U.S. strengthens regulations
on background checks in light
of financial crisis
High unemployment in the wake of America’s financial crisis is one of the likely reasons that laws limiting employee background checks are gaining momentum, said Robert B. Stulberg, who practices employment law for Broach & Stulberg LLP.
“There has been
a political push to try and lessen barriers
to people finding and keeping their jobs.”
Speaking during an American Bar Association webinar, “Background Checks on Employees and Candidates: A Global Perspective,” Stulberg noted increased state-level attention to the regulation of background checks, moving U.S. law closer to laws in the European Union, where it is difficult for employers to surreptitiously research employees and job candidates.
Maryland, California, New Jersey, Michigan, Illinois and Delaware recently passed laws that make it illegal for employers to ask current and potential employees for their passwords to the social networking site Facebook.
“There has been a political push to try and lessen barriers to people finding and keeping their jobs,” Stulberg said. The U.S. unemployment rate currently stands at 7.7 percent, with 12 million people looking for work, according to the U.S. Department of Labor.
Nearly 80 percent of U.S. employers conduct background checks to screen potential and current employees, according to the Society of Human Resource Management.
The U.S. operates from an “at-will doctrine,” where employers are permitted to hire, to employ and to fire employees without constraint, except as prohibited by particular anti-discrimination laws. These anti-discrimination laws, such as the Americans with Disabilities Act and the Equal Employment Opportunity Act, were created to ensure that people are not excluded from jobs based on their medical history or race, age, gender or other status. And companies are not allowed to implement policies or practices that disproportionally exclude groups including minorities or women.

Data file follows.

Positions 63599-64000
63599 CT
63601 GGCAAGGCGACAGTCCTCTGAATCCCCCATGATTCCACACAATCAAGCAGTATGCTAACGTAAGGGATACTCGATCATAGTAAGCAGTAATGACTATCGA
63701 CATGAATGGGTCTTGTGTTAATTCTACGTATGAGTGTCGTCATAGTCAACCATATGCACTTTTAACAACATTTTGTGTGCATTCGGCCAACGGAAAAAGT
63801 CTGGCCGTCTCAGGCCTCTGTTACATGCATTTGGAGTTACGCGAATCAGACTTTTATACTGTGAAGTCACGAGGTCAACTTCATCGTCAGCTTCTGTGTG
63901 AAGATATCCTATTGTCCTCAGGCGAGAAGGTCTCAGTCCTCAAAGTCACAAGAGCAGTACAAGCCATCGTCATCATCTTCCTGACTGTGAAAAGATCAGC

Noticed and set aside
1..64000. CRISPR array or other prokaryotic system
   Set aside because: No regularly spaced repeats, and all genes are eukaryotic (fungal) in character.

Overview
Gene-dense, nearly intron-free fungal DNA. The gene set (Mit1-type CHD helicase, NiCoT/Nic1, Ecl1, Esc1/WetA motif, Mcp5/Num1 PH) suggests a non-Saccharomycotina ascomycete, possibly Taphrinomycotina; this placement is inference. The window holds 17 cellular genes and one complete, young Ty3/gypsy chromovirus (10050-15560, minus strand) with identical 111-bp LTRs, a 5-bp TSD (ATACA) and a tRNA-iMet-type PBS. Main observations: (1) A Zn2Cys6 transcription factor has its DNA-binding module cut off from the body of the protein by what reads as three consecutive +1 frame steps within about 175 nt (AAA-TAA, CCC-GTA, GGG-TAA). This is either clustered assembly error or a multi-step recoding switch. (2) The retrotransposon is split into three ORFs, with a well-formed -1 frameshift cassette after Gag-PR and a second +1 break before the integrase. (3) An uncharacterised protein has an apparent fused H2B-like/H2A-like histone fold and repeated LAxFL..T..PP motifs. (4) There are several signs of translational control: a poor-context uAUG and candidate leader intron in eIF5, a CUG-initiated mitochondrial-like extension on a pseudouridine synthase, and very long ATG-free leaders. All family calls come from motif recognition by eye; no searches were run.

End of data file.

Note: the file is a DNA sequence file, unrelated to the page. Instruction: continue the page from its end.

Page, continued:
“If you have a policy, one in which you’re checking the background of all your employees, but what you’re checking has an impact on a particular classification through no reasonable job-related or reasonable explanation, then you can run afoul of discriminatory impact rules,” Stulberg said.
Experts said that while regulation may make it more difficult for U.S. employers to conduct background checks, U.S. law still has a long way to go before it mirrors EU law.
“One of the key fundamental differences between the United States and the other jurisdictions is the scope of the law and where is it coming from,” said Jeffrey S. Heller, associate general counsel for labor and employment at BP America Inc. in Houston. “It is coming from a data privacy angle largely in these other jurisdictions.”
The European Union’s laws include the Data Privacy Directive, which protects citizens’ rights to privacy.
“The law is grounded in the idea that employers have no right to snoop around in employees’ lives,” said Gerlind Wisskirchen, partner at CMS Hasche Sigle in Cologne, Germany. “Employers should only do background checks if they are necessary for the job. In order to be performed, there is an obligation to retrieve the data directly by asking the candidate and not doing the background checks in the first place.”
“Unlike the European Union or Canada, the United States' jurisprudence is not grounded upon a fundamental concept of employee privacy. It is grounded on a fundamental concept of employer discretion,” Stulberg added.
This program was sponsored by the ABA Section of Labor and Employment Law, Section of International Law International Labor and Employment Law Committee and the Center for Professional Development.
Back to top